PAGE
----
full title The Red Badge of Courage: An Episode of the American Civil War
author Stephen Crane
type of work Novel
genre Psychological novel, war novel
time and place written 1893–1895, New York
date of first publication October 5, 1895
publisher D. Appleton and Company
narrator The narrator speaks from the third-person limited omniscient point of view, relaying the thoughts and feelings of Henry but not those of the other characters.
climax Henry Fleming and Wilson lead the 304th Regiment to an unlikely victory over the rebels, seizing the enemy’s position and their flag.
protagonist Henry Fleming
antagonists The Confederate Army; the Union general who calls the soldiers of the 304th Regiment “mule drivers” and “mud diggers”
point of view Henry Fleming’s
setting An unspecified time during the Civil War; the battle described in the novel is most likely a fictional account of the Battle at Chancellorsville, which took place May 2–6, 1863.
falling action After capturing the enemy’s flag, Henry reflects on his experiences in battle and decides that he is a man of courage.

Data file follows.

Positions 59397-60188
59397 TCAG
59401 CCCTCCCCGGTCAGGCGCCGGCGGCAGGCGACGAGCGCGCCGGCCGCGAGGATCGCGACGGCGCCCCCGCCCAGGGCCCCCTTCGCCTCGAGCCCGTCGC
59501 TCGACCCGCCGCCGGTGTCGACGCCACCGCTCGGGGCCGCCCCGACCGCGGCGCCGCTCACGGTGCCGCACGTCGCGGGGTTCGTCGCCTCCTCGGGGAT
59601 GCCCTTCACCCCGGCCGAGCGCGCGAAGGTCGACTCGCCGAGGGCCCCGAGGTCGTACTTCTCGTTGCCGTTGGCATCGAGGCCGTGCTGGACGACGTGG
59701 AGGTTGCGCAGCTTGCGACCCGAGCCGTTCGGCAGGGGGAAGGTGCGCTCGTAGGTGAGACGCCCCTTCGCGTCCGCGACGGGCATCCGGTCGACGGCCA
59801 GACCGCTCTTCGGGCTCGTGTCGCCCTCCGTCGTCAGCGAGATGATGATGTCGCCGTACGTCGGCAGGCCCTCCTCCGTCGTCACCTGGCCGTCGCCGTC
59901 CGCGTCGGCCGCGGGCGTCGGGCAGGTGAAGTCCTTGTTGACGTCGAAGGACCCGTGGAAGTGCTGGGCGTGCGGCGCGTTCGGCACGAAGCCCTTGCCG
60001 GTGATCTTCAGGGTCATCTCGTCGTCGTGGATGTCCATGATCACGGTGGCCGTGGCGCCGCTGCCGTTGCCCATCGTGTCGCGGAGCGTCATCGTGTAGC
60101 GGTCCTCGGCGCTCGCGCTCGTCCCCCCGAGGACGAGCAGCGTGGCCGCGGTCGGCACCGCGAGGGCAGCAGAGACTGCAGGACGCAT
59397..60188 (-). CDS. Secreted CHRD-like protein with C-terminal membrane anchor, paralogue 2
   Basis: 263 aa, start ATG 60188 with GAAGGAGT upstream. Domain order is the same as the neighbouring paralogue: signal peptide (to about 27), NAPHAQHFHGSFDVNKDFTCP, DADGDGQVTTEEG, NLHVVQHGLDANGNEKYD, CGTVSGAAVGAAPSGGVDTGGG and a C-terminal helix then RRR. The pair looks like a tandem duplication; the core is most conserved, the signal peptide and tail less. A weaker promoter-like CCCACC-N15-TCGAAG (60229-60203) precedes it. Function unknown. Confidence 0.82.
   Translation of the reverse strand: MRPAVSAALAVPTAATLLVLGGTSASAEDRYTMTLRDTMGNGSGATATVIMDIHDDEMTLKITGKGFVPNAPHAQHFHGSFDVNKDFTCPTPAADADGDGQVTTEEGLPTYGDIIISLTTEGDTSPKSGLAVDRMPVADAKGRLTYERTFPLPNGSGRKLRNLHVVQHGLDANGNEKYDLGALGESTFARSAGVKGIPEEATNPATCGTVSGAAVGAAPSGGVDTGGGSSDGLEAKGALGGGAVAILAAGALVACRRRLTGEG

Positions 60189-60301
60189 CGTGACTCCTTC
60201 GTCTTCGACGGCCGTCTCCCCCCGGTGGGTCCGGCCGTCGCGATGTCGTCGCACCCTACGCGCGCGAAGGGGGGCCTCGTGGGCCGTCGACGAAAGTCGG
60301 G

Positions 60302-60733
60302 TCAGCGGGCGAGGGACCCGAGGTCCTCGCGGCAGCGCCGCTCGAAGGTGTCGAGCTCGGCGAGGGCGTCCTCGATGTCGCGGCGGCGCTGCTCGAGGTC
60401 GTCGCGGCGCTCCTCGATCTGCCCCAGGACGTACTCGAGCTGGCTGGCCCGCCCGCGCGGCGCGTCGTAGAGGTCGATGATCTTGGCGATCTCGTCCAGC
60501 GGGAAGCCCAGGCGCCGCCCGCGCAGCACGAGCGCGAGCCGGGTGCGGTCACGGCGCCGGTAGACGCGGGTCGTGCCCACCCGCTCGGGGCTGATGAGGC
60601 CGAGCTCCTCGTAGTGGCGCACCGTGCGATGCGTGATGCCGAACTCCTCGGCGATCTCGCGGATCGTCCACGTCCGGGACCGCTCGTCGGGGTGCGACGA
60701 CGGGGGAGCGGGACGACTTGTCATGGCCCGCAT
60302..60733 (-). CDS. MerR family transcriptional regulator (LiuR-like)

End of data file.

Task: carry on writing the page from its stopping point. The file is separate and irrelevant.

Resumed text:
foreshadowing Henry’s early conversations with Jim Conklin and Wilson establish the choice he will later face in battle: whether to fight or flee; Henry’s encounters with death (the corpse in the woods and Jim Conklin) anticipate Henry’s acceptance of the universe’s indifference.
tones Detached, journalistic, realistic, impressionistic, sardonic, humorous, pathetic, violent
themes Traditional versus realistic conceptions of courage, honor, and manhood; the human instinct to survive as pitted against the universe’s grand indifference; the struggle between self-interest and group obligation; the psychological effects of realizing one’s own mortality; development from innocence to experience
motifs Noise (gossip, battle, bravado) versus silence; youth and egoism versus maturity and selflessness; mortality as a defining principle of courage and honor; accepting one’s past as a necessary (and humbling) step toward maturity
symbols Because Crane was so invested in portraying a young soldier’s experience as accurately as possible, the novel is not highly symbolic. There are a few exceptions: the dead soldier in the “chapel of trees”; the red sun setting after Jim Conklin’s death (nature’s indifference to human existence); the flag (beauty and invincibility).